.setClientId(config().getString("clientId"))
            .build();

        Jwt idTokenJwt = jwtVerifier.decodeIdToken(ctx.user().principal().getString("id_token"), null);
        return idTokenJwt.getClaims();
    } catch (Exception e) {
        //do something with the exception...
        return new HashMap<>();
    }
}


And that’s it! You can now access user information in your request handler. To demonstrate, the /private/secret handler can be updated to retrieve claims from the JWT as shown below:

void startServer() {

    Router router = Router.router(vertx);
    AuthHandler authHandler = getOAuthHandler(router);
    router.route("/private/*").handler(authHandler);
    router.route("/private/secret").handler(ctx -> {

        Map claims = getIdClaims(ctx);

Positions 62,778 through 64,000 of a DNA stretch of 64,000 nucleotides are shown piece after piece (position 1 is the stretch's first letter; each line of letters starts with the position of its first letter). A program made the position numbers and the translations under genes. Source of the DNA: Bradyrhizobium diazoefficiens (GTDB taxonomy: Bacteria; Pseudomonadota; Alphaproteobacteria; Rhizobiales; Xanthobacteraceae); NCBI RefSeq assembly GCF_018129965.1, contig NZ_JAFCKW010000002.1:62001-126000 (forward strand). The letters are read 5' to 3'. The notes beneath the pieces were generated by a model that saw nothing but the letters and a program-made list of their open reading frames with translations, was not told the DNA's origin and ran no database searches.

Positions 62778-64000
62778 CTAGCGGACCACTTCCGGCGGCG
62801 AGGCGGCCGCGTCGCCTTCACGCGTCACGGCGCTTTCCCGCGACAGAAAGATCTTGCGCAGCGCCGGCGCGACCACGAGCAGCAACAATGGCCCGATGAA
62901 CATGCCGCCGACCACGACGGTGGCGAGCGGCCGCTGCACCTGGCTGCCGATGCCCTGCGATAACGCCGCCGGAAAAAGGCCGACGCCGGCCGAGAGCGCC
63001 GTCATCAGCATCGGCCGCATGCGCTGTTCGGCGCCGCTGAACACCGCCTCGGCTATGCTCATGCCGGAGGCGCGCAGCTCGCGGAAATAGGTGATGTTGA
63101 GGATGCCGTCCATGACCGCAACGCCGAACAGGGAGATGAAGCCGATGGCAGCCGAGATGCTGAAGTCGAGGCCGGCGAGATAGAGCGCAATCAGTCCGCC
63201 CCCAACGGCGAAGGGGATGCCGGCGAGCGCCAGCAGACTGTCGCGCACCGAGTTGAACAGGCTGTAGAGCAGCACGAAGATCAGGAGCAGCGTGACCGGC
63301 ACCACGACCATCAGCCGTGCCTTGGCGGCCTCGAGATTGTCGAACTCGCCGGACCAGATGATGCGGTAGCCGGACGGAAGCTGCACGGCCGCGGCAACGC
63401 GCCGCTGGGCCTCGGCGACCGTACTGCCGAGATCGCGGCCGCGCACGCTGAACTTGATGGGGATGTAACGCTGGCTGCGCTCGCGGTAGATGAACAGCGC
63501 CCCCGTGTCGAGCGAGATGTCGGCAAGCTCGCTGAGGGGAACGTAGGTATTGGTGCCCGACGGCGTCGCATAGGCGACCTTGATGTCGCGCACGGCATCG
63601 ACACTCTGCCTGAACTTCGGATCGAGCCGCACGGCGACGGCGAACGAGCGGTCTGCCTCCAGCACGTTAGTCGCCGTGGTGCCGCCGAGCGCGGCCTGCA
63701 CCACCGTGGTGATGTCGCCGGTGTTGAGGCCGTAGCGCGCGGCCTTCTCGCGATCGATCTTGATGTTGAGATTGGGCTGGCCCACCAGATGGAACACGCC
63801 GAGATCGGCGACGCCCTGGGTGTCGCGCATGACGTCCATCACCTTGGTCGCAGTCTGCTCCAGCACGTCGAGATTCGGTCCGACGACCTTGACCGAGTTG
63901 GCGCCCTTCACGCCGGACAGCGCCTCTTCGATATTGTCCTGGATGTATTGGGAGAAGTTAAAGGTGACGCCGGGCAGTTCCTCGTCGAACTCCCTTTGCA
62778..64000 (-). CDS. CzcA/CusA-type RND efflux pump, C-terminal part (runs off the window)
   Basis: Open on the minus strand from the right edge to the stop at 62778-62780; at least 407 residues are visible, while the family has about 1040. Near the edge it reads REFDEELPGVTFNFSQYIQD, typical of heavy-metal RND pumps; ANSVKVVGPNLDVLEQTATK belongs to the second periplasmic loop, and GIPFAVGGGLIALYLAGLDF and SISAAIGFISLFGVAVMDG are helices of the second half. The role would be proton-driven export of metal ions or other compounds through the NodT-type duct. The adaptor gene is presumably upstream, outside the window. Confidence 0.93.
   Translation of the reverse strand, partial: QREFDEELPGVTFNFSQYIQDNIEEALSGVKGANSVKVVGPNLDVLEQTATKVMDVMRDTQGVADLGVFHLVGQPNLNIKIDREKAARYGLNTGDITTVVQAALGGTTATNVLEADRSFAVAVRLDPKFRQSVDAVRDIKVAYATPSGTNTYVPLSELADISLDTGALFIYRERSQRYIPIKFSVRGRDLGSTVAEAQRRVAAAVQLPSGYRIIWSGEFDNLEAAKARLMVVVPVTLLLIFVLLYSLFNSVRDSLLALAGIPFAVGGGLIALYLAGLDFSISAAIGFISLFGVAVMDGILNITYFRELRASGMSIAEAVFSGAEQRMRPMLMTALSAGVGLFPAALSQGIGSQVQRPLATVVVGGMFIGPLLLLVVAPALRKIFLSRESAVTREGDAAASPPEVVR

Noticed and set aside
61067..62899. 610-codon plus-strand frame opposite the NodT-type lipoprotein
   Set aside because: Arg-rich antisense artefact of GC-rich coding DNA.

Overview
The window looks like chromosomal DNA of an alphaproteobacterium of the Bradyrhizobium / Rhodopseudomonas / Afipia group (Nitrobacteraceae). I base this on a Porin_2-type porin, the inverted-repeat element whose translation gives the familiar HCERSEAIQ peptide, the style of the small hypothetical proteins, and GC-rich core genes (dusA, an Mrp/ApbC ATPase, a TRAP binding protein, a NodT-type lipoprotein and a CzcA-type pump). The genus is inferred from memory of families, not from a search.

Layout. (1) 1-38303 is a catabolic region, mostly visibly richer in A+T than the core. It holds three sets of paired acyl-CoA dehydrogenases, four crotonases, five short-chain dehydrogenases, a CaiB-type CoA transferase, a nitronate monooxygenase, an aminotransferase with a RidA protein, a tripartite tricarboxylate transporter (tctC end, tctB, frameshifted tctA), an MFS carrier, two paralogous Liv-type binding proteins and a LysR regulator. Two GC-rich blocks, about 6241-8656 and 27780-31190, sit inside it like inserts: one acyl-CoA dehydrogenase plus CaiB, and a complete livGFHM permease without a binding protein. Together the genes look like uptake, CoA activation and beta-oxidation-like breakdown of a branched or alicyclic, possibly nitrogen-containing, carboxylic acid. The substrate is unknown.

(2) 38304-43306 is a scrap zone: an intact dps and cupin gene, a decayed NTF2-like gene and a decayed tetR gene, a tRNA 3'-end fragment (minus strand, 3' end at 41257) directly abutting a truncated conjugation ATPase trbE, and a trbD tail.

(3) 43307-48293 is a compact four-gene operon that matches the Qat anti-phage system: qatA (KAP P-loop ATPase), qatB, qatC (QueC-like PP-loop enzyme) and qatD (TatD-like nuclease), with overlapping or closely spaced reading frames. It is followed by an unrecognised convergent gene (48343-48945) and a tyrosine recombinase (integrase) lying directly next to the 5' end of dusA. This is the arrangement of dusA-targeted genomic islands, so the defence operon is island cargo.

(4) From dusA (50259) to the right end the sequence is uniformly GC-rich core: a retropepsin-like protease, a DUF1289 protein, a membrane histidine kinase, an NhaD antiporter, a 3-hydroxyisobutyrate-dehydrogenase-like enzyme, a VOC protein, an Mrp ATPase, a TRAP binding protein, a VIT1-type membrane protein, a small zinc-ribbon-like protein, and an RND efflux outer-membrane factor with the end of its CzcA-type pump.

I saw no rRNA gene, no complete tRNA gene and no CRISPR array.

ctx.response().end("Hi " +
                            claims.get("name") +
                            ", the email address we have on file for you is: "+
                            claims.get("email"));
    });

    vertx.createHttpServer().requestHandler(router::accept).listen(config().getString(“port”));
}


With this final change, restarting your server and once again hitting http://localhost:8080/private/secret, your browser should now display a message with your authenticated user’s information!

Browser screen shot showing user&apos;s details

Onward and Upward

Congratulations, you now have a high-performance Vert.x server protected by Okta’s state-of-the-art security and identity management! Okta provides a Java SDK for interacting further with users and accounts, including adding custom data and attributes to your users.

Add Single Sign-on to your Vert.x Server with Okta was originally published on the Okta developer blog on January 11, 2018.

“I love writing authentication and authorization code.” ~ No Developer Ever. Try Okta instead

Topics:
java ,single sign on ,okta ,vert.x server ,tutorial

Published at DZone with permission of

Opinions expressed by DZone contributors are their own.

{{ parent.title || parent.header.title}}

{{ parent.tldr }}

{{ parent.urlSource.name }}